The 2023 California Community Choice Association (CalCCA) annual conference “Powered by Community,” recently held in downtown San Diego, provided members of community choice aggregators (CCAs) in California the chance to network, share ideas, learn new practices and discuss the latest renewable energy challenges and opportunities facing communities across the state.
The conference, hosted by CalCCA Executive Director Beth Vaughan, was the first to be held in-person since the beginning of the COVID-19 pandemic.
Over 600 leaders and staff members from community choice aggregators were in attendance for a program that featured workshops, engaging presentations and panel discussions on topics such as resource adequacy and structuring prepayment transactions, as well as methods for addressing procurement challenges and unlocking funding opportunities.
Clean Power Alliance (CPA) was well represented at the event with staff participating in half of the conference panels as well as in several informative sessions.
CPA CEO Ted Bardacke, participated in the session “Reliability, Decarbonization and Affordability – Can we have it all? What is the path forward?” He shared a sentiment that resonated throughout the conference – that this gathering allowed California CCAs to come together to share updates and progress, and to work collaboratively to solve shared challenges.
Other CPA panelists included:
Chief Operating Officer Matthew Langer: “Infrastructure Challenges: Do We have What it Takes?”
Xico Manarolla, Electrification Program Manager: “How CCAs put “Community” in “Community Choice.”
Kate Freeman, Financial Strategy and Initiatives Manager: “Bonding Time: “How CCAs are Leveraging Prepayment Transactions to Reduce Customer Costs.”
During the “Infrastructure Challenges” session, Langer highlighted the considerable progress that CCAs are making in ensuring the California energy grid is increasingly more reliable.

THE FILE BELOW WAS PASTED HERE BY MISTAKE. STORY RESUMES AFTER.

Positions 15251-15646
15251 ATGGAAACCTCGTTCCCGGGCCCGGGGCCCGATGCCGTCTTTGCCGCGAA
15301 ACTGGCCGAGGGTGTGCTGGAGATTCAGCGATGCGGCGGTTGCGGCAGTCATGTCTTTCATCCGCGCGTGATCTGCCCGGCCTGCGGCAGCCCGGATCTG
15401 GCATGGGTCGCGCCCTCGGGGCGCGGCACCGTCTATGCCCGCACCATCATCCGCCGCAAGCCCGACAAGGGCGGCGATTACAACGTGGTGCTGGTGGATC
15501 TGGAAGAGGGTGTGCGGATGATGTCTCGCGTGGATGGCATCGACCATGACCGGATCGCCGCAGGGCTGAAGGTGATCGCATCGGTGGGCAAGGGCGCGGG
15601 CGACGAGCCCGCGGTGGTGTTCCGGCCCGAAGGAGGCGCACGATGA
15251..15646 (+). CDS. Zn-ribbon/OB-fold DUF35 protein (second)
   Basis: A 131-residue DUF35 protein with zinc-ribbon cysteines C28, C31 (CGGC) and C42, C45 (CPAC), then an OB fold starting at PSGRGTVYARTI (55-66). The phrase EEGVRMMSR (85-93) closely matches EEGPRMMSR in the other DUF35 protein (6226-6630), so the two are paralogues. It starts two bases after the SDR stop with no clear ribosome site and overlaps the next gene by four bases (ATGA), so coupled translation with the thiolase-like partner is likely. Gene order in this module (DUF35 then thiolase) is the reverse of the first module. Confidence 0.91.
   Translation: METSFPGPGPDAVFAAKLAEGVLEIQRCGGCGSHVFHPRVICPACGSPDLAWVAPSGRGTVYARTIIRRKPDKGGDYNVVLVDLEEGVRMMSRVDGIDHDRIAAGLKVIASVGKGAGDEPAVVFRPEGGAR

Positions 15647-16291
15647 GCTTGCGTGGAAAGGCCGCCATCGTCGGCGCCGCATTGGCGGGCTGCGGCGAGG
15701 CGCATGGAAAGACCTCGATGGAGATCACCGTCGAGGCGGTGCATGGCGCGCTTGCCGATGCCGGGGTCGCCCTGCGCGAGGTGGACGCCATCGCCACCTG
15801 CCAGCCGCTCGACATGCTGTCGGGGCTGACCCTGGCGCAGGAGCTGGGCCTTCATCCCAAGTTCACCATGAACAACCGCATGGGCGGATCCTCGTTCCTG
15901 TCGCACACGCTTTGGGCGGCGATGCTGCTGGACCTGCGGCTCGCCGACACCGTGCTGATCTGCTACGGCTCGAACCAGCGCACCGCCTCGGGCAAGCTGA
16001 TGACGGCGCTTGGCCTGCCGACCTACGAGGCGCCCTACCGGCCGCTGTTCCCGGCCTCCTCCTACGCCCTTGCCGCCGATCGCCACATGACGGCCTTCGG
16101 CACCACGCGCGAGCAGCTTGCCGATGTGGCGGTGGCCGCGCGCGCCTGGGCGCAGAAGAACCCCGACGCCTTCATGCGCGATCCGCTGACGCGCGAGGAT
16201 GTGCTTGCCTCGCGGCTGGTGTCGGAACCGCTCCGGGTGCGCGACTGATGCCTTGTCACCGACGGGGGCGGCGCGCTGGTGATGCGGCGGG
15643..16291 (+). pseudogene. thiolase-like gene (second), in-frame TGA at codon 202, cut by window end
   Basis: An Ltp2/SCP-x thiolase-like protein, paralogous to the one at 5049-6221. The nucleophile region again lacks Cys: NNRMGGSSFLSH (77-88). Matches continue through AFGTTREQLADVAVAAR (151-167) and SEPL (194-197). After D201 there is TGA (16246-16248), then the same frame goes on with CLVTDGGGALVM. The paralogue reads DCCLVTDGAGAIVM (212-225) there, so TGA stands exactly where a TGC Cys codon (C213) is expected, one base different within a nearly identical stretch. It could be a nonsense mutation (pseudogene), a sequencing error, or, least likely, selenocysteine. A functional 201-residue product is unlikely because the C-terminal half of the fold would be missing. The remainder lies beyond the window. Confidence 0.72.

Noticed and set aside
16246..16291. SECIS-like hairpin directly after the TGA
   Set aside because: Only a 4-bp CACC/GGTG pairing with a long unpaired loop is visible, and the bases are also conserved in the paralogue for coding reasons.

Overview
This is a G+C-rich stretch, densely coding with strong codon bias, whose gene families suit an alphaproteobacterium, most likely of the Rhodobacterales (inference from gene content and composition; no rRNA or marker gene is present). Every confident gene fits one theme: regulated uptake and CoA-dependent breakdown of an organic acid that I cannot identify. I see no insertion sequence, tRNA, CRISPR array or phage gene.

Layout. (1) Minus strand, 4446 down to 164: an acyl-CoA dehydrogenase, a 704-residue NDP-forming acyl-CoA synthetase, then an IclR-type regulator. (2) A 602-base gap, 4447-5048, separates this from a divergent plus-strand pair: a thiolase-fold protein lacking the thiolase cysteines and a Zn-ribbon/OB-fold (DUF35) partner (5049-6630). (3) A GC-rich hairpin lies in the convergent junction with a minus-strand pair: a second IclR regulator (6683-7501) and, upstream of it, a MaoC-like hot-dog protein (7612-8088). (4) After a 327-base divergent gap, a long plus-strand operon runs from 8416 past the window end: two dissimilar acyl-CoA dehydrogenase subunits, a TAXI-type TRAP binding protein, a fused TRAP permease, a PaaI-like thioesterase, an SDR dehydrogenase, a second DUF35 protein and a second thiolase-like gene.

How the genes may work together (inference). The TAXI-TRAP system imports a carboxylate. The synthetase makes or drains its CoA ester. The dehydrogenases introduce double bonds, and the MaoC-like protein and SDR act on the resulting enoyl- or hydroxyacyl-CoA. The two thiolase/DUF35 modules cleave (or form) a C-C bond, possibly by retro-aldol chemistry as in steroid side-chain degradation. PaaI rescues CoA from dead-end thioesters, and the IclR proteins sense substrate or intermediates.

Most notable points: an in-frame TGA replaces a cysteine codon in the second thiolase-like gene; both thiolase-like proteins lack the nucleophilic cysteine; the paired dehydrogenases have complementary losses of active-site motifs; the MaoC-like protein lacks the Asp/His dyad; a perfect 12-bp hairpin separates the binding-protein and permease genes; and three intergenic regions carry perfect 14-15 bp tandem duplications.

“In the last 12 months we’ve brought on 6,000 megawatts (MW) of new renewable energy generation as a state, and that’s really important for reliability this summer,” said Langer. “Just this week, CAISO came out with their summer reliability assessment, and said that in addition to the 6,000 MW that’s come online in the last 12 months, there’s 6,000 megawatts that’s supposed to come online in the next four months. Which is really extraordinary.”
CCAs now serve more than 200 towns, cities and counties in California, more than 11 million customers statewide, and provide approximately a third of the state’s electricity supply. New clean energy power purchase agreements signed by CCAs have brought 11,000+ MW of additional energy.
CalCCA’s mission is to create a legislative and regulatory environment that supports the development and long-term sustainability of locally run CCA electricity providers in California. Several awards presented by CalCCA at the conference honored innovative CCA initiatives that are helping to drive decarbonization, promote equity, and enhance energy reliability.
“These two days were really amazing as they provided the perfect opportunity to learn from our peers and gain a better understanding of developing market trends while understanding what we need to do to ensure that California’s clean energy transition is pursued with our customers and communities in mind.” Bardacke concluded. “The 25 CCAs, they’re all doing something that’s a little bit different and they’re trying things out, they’re succeeding and failing. We want to take all that knowledge and bring it home. At this conference we’ve learned about things that we can incorporate into our own program to make it better and more innovative and more solution oriented.”